After attempting to confront the robbers, Hutch ends up facing off against some drunk delinquents harassing people on a bus, and violently (And skillfully) beats them near to death, before returning home as if nothing happened. One of the guys Hutch attacked though, is actually the brother to lunatic Russian gangster, "Yulian Kuznetsov" (Aleksei Serebryakov). Kuznetsov swears revenge on Hutch and his entire family, sending his enforcers after him. Hutch, to protect those he loves, is forced back into the game, that he's secretly been wanting to be a part of again.
Directed by Ilya Naishuller ("Hardcore Henry"), with a screenplay by Derek Kolstad (The "John Wick" series), "Nobody" is a rather unconventional action thriller, as it should be and is all the better for it. It's a unique perspective given to the old concept of the apparently average guy, with or without a violent history, finding himself at the center of an onslaught of merciless killers, and much like the "John Wick" franchise, it does it with a pitch black sense of humor. The film wisely doesn't rely too much on dialogue or exposition, and never goes too into detail about the backstory of our main character, only giving little hints throughout. Quite humorless, every time Hutch attempts to explain his situation, he's interrupted in some way or the person he's talking to just up and dies before he can really get into it. The action, while tightly compacted, is stylishly off the rails, and much like the main character, utulizes everything it has to add to the bloody assaults on display. Guns, knives, and blunt objects, as well as whatever other item that can be used to puncture human skin, are used in several over the top, yet detailed to the point of feeling halfway logical, setpieces that are entirely original and surprisingly sold by its capable lead.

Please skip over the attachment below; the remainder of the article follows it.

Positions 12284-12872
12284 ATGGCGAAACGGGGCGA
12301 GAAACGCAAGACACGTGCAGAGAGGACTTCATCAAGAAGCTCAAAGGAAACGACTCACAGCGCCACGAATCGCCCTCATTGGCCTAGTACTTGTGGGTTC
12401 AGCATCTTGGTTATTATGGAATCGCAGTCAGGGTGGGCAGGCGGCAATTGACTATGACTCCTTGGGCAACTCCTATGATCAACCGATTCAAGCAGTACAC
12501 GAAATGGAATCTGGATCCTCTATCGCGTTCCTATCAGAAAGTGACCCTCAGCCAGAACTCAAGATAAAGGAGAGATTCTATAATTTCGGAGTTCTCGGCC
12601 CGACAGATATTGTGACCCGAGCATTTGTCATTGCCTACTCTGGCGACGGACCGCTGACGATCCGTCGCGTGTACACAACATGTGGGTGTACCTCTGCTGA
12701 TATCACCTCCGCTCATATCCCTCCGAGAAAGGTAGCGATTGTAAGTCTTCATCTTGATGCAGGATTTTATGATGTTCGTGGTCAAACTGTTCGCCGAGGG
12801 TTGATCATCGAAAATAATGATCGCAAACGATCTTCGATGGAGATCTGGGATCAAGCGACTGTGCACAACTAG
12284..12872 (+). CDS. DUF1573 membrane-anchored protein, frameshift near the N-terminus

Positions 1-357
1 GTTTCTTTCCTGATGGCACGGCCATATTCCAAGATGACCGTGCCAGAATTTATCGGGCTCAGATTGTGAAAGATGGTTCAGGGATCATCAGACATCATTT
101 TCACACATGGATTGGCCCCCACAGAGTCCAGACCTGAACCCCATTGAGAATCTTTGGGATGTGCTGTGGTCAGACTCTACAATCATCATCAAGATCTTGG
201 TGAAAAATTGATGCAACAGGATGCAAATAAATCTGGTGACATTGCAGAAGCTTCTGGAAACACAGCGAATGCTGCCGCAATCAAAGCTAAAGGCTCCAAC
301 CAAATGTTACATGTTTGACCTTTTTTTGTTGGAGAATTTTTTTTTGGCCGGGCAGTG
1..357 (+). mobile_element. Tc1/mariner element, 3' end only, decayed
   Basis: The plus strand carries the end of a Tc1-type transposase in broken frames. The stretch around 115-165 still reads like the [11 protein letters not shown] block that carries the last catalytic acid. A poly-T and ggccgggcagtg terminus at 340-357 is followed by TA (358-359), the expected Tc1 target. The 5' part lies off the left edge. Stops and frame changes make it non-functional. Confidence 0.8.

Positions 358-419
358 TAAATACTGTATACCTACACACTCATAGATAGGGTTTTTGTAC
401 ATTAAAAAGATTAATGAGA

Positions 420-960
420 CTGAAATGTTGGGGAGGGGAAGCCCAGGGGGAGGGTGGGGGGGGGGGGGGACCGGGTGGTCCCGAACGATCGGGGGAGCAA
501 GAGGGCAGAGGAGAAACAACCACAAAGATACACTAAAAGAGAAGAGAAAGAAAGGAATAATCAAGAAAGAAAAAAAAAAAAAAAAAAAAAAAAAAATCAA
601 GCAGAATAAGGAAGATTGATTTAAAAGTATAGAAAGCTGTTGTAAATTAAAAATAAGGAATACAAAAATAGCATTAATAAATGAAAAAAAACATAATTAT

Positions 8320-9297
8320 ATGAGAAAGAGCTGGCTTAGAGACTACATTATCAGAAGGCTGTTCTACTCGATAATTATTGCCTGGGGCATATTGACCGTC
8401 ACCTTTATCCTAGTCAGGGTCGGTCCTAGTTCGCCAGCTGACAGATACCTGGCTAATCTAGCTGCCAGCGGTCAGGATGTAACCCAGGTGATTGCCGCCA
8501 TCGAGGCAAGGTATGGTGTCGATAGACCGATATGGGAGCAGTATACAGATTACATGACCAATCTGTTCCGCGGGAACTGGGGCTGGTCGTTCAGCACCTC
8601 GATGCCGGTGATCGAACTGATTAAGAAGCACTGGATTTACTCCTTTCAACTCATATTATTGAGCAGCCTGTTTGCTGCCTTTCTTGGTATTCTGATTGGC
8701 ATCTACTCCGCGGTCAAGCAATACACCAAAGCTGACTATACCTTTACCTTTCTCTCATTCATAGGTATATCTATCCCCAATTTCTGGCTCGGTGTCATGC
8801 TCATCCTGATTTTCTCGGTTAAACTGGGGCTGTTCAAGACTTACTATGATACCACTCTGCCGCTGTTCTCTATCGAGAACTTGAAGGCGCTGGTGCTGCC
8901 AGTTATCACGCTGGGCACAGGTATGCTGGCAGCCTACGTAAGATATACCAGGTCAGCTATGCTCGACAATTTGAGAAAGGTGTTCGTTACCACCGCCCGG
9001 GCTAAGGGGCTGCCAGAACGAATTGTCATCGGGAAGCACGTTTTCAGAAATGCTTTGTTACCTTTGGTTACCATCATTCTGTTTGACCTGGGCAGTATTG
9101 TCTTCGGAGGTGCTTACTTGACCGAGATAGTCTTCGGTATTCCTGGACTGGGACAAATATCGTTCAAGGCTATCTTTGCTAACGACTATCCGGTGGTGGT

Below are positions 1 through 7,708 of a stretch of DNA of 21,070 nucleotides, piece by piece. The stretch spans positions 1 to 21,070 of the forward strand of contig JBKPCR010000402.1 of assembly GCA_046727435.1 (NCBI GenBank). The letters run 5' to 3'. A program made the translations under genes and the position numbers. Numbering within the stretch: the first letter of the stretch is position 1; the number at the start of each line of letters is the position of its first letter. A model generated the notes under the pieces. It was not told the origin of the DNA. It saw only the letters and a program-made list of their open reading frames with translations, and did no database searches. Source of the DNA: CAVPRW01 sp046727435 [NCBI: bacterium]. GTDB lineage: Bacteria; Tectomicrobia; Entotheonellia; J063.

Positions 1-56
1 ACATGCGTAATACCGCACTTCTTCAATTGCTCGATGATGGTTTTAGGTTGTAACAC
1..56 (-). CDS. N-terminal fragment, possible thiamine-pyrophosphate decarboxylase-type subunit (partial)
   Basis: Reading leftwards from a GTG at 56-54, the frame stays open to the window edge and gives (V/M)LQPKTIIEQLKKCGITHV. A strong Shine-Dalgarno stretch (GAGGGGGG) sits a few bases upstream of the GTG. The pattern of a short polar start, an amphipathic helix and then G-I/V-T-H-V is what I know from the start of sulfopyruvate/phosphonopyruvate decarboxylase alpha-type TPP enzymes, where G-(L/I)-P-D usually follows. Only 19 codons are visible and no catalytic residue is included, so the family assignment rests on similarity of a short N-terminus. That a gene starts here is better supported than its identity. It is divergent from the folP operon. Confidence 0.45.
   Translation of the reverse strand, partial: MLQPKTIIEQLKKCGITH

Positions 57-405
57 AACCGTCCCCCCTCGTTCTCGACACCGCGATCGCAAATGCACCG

Bob Odenkirk (Also a producer to the film), is the definition of an unorthodox action hero, but he sells it quite brilliantly. He of course can do the humor without any problems and has also proven himself to be a great actor overall. However, he truly does shine in the action scenes, coming across as a very vulnerable (He gets the absolute sh*t beaten out of him more than once), but also a force to be reckoned with (The soon to be infamous bus scene is a thing of beauty). He's a very human action hero, and I love how the film intentionally contradicts his violent persona with his overall nice guy qualities. Aleksei Serebyakov is an oddly quirky villain that's a nice combination of menace and all around bizarreness, while Connie Nielsen brings a lot more depth than what I think might have been given to her. This is the most I've ever liked RZA (as "Harry", Hutch's half brother, who has been in hiding), there's a great brief appearance from Colin Salmon (as an information dealer known as "The Barber"), and a scene stealing Christopher Lloyd (as "David", Hutch's father, who has his own mysterious backstory), looking like he's having the time of his life here.